_archive for the ‘Flash Experience’ category

Moving Type

08/13/08 :: by pwang

Despite it’s lack of kerning, this piece really speaks volumes. The choices in animation really improve in the second half, as the message builds up, when compared to the rather slow start.

I’m comparing this piece not to the GOOD animation from earlier, but to this one piece by Heebok Lee, who currently works at Prologue and was an inspiration to me (not the typeface, but the animation) when I had my fling with animated type:

It’s interesting to see quality animated type come from After Effects but not from Flash. And a little disappointing. Especially considering that there’s no real video in these pieces, and vector type will really improve the quality while keeping size down. The girl effect website itself, sleek as it is, could be a done in the same way as the video. We see type experiments being done here and there in Flash, like this one from a previous post, but hopefully more exciting and moving pieces will show up.

(girl effect video thanks to infosthetics.com)

Agent Provocateur

06/20/08 :: by demanda

I love when a brands are immersive and astounding, making the viewer/consumer/user want to be a part of it, live it, spend time with it, be it. That is what the UK-based brand Agent Provocateur is all about. Buy into their lifestyle and you will no doubt, be oozing sex appeal in no time.

Their store and website have been a favourite of mine for a long time. They are known for their high-end lingerie, made famous by controversial advertisements, racy window displays, pushing sexual innuendos, making men want to loosen their collars and older British women fume with fury over the AP store window they pass on the way to have their afternoon tea.

Their brand is one of the most cohesive and well-orchestrated I’ve ever experienced…from their store experience (sales women in fitted short pink lab coats sauntering about in their fishnet stockings and stilettos) to their online presence (photographs of women wearing AP lingerie, encouraging viewers to fantasize they are voyeurs in an erotic cult club in paradise).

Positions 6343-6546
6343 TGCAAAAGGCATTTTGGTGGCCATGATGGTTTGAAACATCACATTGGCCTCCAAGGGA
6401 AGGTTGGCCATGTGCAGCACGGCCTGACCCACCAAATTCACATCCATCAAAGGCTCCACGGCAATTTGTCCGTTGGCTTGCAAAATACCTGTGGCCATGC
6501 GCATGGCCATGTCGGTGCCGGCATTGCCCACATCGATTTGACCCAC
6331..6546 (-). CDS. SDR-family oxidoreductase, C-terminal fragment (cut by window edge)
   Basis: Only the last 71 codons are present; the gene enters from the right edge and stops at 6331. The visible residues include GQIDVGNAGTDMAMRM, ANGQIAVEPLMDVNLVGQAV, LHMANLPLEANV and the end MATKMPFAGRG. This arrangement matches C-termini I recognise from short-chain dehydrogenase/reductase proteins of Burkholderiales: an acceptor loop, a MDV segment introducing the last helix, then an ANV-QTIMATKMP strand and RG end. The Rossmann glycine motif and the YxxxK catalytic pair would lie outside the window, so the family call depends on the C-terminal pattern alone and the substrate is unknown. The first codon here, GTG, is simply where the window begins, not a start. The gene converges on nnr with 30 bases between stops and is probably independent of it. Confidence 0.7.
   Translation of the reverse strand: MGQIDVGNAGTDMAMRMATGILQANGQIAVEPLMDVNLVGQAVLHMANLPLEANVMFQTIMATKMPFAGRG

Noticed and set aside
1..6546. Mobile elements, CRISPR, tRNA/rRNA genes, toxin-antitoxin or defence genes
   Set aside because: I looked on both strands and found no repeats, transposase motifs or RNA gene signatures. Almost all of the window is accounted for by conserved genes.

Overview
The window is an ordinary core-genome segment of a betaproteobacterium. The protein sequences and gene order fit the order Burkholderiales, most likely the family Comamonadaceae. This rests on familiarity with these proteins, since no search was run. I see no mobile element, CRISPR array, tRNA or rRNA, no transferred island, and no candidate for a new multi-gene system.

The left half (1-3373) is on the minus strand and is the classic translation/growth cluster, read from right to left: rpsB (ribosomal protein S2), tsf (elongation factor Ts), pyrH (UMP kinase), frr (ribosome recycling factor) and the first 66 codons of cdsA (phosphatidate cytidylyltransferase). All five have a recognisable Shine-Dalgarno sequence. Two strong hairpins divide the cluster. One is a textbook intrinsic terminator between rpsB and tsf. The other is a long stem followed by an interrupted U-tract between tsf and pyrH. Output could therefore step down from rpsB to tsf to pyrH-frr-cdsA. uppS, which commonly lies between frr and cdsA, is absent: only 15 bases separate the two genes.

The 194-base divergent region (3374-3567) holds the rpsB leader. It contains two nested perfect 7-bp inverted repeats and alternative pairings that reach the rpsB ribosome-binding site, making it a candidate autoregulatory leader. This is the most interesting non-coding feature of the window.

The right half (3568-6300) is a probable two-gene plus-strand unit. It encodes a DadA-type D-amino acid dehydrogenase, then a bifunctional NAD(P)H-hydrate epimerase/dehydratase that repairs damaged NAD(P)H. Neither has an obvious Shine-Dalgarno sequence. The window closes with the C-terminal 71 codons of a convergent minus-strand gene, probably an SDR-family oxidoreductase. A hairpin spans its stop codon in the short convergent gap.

Take a visit on their new site and play the peeping-Tom game. To drive sales and word-of-mouth, they also created a smart ‘cloakroom’ feature allowing users to drag items off the models and store them for purchase, while any part of the party could be captured, downloaded and used to create customized wallpaper.

All of this ruckus has built up quite the talk around town, has kept their brand in the spotlight and attracted massive international media coverage, making them the only truly credible lingerie brand on the fashion map.

Kiss my brand.

06/15/08 :: by hdunce

How come some brands are more loveable than other brands? Perhaps because some brands facilitate an easy way to get all intimate, emotional, and passionate with them.

Take these two interactive, immersive, game experiences involving a very intimate act, kissing.

Here at the Happiness Factory, you get to control some ridiculously adorable puppy creatures on their adventure path, to ultimately win each level by kissing the gold at the end of the rainbow, in this case the bottle of coke. The whole experience is awesome, try it out here. Let me know if you can taste the coca-cola, k?


(Shift Control
won the Webby for this one.)

Mentos came up with a pretty clever fight game concept where you have to out kiss your component. I’d say there’s a place in everyone’s heart for a well played passionate kiss fight. You can try it out here.